Big Phil lines up another huge pay-off
The world's best-paid manager, Scolari is about to lose his £12m-a-year job in Uzbekistan – less than a year after he left Chelsea. Mark Fleming reports on how another grand project went wrong
Friday 02 October 2009
Failure is proving to be a lucrative business for Luiz Felipe Scolari. The Brazilian is facing the sack – and a huge compensation package – for the second time in the space of nine months.
The former Chelsea manager picked up a £7.5m pay-off from Roman Abramovich in February, and then walked in to an even better-paid job at his current club Bunyodkor in Uzbekistan, where he is the highest paid manager in the world on a staggering £12m a year.
But the man known as Big Phil has failed to deliver success in the Asian Champions League, after Bunyodkor were humbled 4-1 in extra time to the South Korean side Pohang Steelers and were eliminated at the quarter-final stage. To make matters worse for Scolari, his team had been 3-1 up from the first leg, and in the second leg on Wednesday his team had gone in at halftime with the score at 0-0.
Scolari, by all accounts, was far too defensive and paid the price with a calamitous second half collapse. The Brazilian insisted afterwards he had got it right, saying: "I felt that we had come in with the best plan and I felt like that strategy would give us victory. We will have to come away and learn from this. It will help us in the future. For now, we must go home and learn from this game."
That is all well and good but the former Brazil and Portugal coach is not being paid £230,000 a week to learn on the job. And Bunyodkor are not a team renowned for patience. When he was appointed in June, Scolari became the club's fifth manager in a year with the sole aim of winning the Asian Champions League to secure a place in the Fifa Club World Cup in Abu Dhabi in December.
They are a club in a hurry. They were only formed in 2005, have already undergone a change of name, but thanks to the generosity of the club's backers, they won the Double last year.
Domestic concerns are no longer an issue. At the end of last season Bunyodkor bought the best players from their main rivals Pakhtor and have so far won all 23 games and are 19 points clear at the top of the table, having scored 79 goals and conceded just nine. Scolari, who led Brazil to the World Cup in 2002, was employed to put Bunyodkor on the world map, and his failure to come even close to doing so may yet cost him his job.
The defeat to the Pohang Steelers marks a new low for the 60-year-old Scolari, who lasted just six months at Chelsea despite getting off to a flying start this time last year. Defeat at home to Liverpool in October precipitated a slide in form that ended with his dismissal in February amid reports of senior players rejecting his management style.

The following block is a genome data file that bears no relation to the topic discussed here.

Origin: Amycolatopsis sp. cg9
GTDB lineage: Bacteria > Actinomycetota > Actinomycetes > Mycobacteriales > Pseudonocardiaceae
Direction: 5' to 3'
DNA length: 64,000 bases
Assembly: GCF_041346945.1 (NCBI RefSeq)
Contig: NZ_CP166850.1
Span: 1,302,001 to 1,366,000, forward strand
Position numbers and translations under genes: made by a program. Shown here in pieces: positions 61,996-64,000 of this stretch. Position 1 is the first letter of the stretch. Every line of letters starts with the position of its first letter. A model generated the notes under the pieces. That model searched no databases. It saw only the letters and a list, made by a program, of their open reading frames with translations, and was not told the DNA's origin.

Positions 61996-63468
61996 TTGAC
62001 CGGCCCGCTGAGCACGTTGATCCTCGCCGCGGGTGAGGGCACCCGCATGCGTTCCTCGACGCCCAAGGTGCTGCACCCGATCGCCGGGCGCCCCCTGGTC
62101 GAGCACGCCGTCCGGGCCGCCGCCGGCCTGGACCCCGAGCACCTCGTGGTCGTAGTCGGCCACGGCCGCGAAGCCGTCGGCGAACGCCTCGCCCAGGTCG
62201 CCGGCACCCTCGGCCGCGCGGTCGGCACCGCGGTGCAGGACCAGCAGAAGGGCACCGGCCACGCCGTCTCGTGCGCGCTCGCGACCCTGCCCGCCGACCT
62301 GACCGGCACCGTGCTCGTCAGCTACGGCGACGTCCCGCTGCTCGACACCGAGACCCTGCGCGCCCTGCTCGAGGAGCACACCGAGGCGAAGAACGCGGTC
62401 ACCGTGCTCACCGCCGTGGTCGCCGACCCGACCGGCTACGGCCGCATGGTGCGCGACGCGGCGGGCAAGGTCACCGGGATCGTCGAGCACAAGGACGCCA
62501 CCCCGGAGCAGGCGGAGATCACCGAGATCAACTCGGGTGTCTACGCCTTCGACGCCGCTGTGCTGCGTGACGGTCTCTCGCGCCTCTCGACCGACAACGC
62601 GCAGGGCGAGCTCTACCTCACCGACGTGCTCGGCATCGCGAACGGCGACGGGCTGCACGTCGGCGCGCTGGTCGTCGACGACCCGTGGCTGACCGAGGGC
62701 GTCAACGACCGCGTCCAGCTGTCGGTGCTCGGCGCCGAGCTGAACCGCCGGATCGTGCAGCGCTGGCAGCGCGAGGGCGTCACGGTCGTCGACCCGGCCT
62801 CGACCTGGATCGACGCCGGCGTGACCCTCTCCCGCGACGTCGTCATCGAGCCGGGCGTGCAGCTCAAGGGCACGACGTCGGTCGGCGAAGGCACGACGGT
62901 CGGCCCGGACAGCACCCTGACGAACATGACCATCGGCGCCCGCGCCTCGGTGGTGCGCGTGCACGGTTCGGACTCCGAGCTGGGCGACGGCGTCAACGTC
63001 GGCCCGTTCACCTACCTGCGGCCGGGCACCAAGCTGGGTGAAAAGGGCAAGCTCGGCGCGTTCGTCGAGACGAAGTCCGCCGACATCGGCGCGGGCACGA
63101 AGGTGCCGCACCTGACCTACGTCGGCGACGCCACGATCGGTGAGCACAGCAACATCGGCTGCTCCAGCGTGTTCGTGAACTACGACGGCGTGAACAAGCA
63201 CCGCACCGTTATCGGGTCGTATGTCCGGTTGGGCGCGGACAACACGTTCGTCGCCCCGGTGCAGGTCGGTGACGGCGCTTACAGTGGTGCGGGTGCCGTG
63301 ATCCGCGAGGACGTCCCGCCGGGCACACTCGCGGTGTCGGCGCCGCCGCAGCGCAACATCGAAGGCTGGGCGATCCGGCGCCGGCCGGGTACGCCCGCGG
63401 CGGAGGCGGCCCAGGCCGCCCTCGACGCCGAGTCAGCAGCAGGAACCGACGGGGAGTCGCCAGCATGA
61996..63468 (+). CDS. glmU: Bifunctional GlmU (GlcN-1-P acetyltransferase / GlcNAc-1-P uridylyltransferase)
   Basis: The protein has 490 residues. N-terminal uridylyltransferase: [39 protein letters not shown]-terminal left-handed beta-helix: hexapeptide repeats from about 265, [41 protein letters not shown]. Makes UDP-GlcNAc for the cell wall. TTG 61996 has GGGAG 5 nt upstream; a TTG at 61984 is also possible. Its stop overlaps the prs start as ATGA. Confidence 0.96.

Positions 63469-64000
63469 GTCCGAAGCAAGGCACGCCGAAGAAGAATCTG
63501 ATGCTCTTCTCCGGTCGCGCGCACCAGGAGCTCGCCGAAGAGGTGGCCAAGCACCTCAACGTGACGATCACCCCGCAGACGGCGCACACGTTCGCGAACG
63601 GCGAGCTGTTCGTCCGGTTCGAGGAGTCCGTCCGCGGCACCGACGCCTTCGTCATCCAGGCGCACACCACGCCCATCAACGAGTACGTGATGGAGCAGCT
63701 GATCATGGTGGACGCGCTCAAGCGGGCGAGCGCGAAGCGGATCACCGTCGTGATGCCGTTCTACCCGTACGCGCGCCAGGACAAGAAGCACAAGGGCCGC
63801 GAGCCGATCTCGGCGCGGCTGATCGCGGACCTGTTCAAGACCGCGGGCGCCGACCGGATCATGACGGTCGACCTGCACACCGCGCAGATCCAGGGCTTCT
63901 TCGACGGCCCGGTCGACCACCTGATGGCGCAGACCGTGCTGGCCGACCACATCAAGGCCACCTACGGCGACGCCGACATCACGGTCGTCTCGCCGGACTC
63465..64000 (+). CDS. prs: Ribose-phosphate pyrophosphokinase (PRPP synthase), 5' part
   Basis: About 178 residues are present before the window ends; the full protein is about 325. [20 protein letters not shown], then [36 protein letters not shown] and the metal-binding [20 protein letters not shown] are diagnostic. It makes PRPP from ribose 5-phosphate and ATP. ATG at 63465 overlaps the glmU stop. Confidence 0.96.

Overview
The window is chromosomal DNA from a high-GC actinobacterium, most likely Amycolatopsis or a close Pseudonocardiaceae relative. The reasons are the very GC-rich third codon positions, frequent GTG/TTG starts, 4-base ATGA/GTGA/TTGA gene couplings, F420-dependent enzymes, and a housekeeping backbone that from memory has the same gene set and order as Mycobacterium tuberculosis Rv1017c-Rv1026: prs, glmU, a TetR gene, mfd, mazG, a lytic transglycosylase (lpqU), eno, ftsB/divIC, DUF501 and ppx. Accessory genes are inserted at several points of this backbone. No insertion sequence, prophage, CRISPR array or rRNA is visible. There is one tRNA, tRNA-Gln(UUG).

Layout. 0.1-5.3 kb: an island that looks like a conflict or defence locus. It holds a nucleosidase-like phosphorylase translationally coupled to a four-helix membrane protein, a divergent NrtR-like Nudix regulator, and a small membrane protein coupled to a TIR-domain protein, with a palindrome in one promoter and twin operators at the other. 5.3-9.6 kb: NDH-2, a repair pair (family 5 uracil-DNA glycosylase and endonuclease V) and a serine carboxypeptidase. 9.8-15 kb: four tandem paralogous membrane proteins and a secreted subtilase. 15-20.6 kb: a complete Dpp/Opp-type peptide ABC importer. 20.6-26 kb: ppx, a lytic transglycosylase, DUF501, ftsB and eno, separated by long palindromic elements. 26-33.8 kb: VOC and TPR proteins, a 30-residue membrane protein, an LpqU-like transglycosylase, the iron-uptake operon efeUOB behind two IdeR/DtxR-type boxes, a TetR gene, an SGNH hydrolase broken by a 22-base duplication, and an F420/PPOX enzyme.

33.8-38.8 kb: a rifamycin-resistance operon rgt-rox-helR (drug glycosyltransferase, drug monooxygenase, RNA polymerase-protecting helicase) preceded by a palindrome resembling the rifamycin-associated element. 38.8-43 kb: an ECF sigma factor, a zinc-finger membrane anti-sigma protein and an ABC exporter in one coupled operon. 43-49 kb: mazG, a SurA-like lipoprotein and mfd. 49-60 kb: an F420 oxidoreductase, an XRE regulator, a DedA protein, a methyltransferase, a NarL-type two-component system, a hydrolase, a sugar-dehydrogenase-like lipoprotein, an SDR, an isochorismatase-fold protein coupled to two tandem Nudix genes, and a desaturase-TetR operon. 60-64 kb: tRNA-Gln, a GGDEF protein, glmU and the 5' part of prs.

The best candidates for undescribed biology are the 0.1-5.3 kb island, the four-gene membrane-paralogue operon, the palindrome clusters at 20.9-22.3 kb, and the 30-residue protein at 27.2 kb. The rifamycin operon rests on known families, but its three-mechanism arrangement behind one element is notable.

The result also takes the wind out of Bunyodkor's outrageous attempts to become a major force in the game. Scolari is not the only big name seduced by the millions on offer – in a country so poor that 45 per cent of the population live off just £1 a day.
The former Brazilian star Rivaldo is being paid £9.1m a year, even though he's now 37, but he only got the job after Samuel Eto'o turned down their offer of £15.6m for three months' work.
Football fans inside the repressive former Soviet republic say the club is being funded by Gulnara Karimova, the daughter of the country's brutal leader President Karimov. Officially the club is owned by Miradil Djalalov, the head of Zeromax which is the largest private company in Uzbekistan. But it is widely believed that Karimova controls Zeromax, and has bankrolled the ambitious project at Bunyodkor to give her country a sense of pride in the outside world. All of which makes Scolari's failure the more embarrassing.
Scolari's decision to accept the Uzbeki job has been controversial from day one. The country has an appalling record on human rights with reports there are more than 6,000 political and religious prisoners. Many are killed, often after being tortured. In 2002 the British embassy reported that two dissidents had been boiled alive.
Continental drift: Famous managers in Eastern Europe
Luiz Felipe Scolari
After being sacked by Chelsea in February, the former Brazil and Portugal coach was wooed by the unique opportunity to develop Uzbekistani outfit Bunyodkor... that and the £12m a year
Former Tottenham and Real Madrid manager joined CSKA Moscow after the club and former manager Zico parted company (see below).
After leading Valencia to successive Champions League finals and spell at Internazionle, made the surprise move to take charge of Georiga last year.
Former Brazilian midfielder, 56, signed a two-year deal at Greek Champions Olympiakos after being fired by CSKA Moscow last month.
Joined home side Unirea Urziceni in 2006 after eight years in English football. Lifted Liga 1 title last year to qualify for Champions League.
Managing the money: Highest earners
1. Luiz Felipe Scolari (Bunyodkor) £12m per year
2. Jose Mourinho ( Internazionale) £8.3m per year
3. Carlo Ancelotti (Chelsea) £6.5m per year
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